2015 NBA Draft Recap

Smart Decisions When you have the number one pick in the draft, your team has the ability to select any available player without any questions asked. This year, the Minnesota Timberwolves had that luxury, and took advantage of it by selecting Karl-Anthony Towns first overall. This was a no brainer for Minnesota, a team with a history of mistakes with first round draft picks, as Towns’ size and speed present a combination that should see him make an immediate impact in the NBA. Los Angeles selected next, and were expected by many to take Jahlil Okafor with the second pick, but instead elected to grab guard DeAngelo Russell, in a shrewd move for the team. Having selected Julius Randle to play on the interior last season, grabbing another big man would have limited the effectiveness of both players, making it important for the Lakers to find a guard who can make an impact long after star guard Kobe Bryant retires in the coming years. With Okafor having dropped out of the top two, the Philadelphia 76ers were left with no choice but to take him with the third overall pick. Displaying an unrivaled offensive touch for his size, Okafor joins a crowded front court with Joel Embiid and Nerlens Noel, ensuring Philadelphia that they will get at least one reliable player out of the three.

Questionable Decisions

Perhaps the most questionable decision in the draft came from the New York Knicks, who drafted Latvian professional Kristaps Porzingis with the fourth pick in the draft. In their history, the Knicks had taken three international players in the first round of the draft prior to Porzingis, zero of which had a successful career with New York. General Manager Phil Jackson cited Porzingis’ work ethic and versatility as the reasons behind the decision, but that may not be enough to help the team improve from their 17 win mark last season. To many, it’s decisions like these that make it hard for fans or tipsters to have any faith in this dysfunctional club.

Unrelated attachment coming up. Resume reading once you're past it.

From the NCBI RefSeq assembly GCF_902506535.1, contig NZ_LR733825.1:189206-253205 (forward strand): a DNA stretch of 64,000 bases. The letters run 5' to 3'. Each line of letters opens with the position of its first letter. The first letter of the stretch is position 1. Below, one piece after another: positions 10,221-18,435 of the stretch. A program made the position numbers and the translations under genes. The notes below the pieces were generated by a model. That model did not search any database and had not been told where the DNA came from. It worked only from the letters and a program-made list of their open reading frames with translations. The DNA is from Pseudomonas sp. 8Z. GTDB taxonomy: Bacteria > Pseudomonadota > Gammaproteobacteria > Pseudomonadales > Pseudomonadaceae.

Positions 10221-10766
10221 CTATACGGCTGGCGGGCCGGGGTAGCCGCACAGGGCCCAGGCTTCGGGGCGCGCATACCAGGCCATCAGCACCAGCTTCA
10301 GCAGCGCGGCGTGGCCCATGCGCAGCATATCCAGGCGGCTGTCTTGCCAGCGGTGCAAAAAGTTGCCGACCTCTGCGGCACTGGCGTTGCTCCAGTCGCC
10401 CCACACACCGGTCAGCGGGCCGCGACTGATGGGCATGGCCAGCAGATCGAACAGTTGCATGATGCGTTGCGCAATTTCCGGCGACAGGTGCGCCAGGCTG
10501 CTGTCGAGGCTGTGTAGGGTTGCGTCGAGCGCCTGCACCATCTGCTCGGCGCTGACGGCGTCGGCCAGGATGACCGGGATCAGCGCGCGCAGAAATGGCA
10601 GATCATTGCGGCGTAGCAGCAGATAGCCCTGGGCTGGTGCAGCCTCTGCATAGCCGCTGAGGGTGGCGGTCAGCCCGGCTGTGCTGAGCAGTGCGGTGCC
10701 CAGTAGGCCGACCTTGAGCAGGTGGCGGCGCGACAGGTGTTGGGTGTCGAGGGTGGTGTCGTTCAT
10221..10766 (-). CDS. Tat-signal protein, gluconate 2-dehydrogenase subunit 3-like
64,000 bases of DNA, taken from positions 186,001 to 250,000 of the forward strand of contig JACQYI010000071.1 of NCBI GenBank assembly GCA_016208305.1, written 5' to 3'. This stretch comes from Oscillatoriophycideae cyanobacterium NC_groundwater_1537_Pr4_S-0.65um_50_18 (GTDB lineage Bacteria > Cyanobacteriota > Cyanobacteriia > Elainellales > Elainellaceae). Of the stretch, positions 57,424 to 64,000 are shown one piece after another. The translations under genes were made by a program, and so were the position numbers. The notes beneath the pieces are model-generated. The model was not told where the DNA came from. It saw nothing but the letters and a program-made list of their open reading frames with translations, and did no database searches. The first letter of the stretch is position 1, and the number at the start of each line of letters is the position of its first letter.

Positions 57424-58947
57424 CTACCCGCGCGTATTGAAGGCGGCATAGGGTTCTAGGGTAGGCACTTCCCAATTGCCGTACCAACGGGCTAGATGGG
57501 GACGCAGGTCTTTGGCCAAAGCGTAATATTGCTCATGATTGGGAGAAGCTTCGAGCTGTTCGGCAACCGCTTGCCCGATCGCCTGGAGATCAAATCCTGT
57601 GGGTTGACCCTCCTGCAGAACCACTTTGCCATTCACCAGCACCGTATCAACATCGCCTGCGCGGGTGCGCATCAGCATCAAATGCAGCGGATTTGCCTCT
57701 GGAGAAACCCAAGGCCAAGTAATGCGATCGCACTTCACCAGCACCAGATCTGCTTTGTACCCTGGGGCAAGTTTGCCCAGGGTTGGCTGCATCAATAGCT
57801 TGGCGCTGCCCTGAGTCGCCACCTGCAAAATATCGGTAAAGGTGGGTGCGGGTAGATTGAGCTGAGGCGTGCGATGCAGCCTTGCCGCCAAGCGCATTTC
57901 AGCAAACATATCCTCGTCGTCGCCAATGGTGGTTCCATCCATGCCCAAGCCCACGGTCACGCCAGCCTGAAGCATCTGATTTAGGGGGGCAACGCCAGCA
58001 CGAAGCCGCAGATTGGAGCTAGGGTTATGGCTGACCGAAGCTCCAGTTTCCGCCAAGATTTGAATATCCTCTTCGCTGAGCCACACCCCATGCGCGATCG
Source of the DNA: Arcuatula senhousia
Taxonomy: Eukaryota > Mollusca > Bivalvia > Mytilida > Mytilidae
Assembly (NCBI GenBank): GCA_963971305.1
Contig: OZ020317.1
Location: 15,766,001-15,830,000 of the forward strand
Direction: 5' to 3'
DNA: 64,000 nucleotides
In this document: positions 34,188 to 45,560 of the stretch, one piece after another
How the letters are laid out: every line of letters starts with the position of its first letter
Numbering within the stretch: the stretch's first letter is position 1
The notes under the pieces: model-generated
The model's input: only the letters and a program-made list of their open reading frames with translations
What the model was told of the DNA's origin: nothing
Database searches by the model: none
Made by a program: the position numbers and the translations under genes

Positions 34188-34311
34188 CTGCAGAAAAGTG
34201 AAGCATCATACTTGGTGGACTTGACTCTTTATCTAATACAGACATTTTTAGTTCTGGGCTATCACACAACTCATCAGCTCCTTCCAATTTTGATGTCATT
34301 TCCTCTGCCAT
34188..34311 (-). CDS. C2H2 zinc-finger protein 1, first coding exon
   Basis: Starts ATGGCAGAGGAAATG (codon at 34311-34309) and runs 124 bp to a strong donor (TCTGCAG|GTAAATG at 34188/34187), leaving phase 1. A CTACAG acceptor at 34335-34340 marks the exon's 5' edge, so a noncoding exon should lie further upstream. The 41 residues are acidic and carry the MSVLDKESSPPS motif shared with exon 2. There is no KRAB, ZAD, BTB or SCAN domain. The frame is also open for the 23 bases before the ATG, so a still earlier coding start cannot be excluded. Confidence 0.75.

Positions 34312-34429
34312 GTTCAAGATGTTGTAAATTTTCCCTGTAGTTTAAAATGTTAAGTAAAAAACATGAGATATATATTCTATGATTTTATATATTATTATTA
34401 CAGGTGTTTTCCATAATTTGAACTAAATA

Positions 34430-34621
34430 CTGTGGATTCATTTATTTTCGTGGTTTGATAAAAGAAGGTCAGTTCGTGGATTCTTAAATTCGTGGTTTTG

Perhaps the biggest surprise in this draft was guard Emmanuel Mudiay falling to the number seven spot, where he was taken by the Denver Nuggets. Mudiay, an American player who played last season professionally in China rather than go to college, was regarded by many to be the most NBA ready player in the draft, but teams at the top of the draft chose to ignore that and go with six other players first. Now comes the most fun part of this process, which is finding out whether or not the players selected live up to their billing or become infamous parts of each club’s history by failing to meet expectations.]]>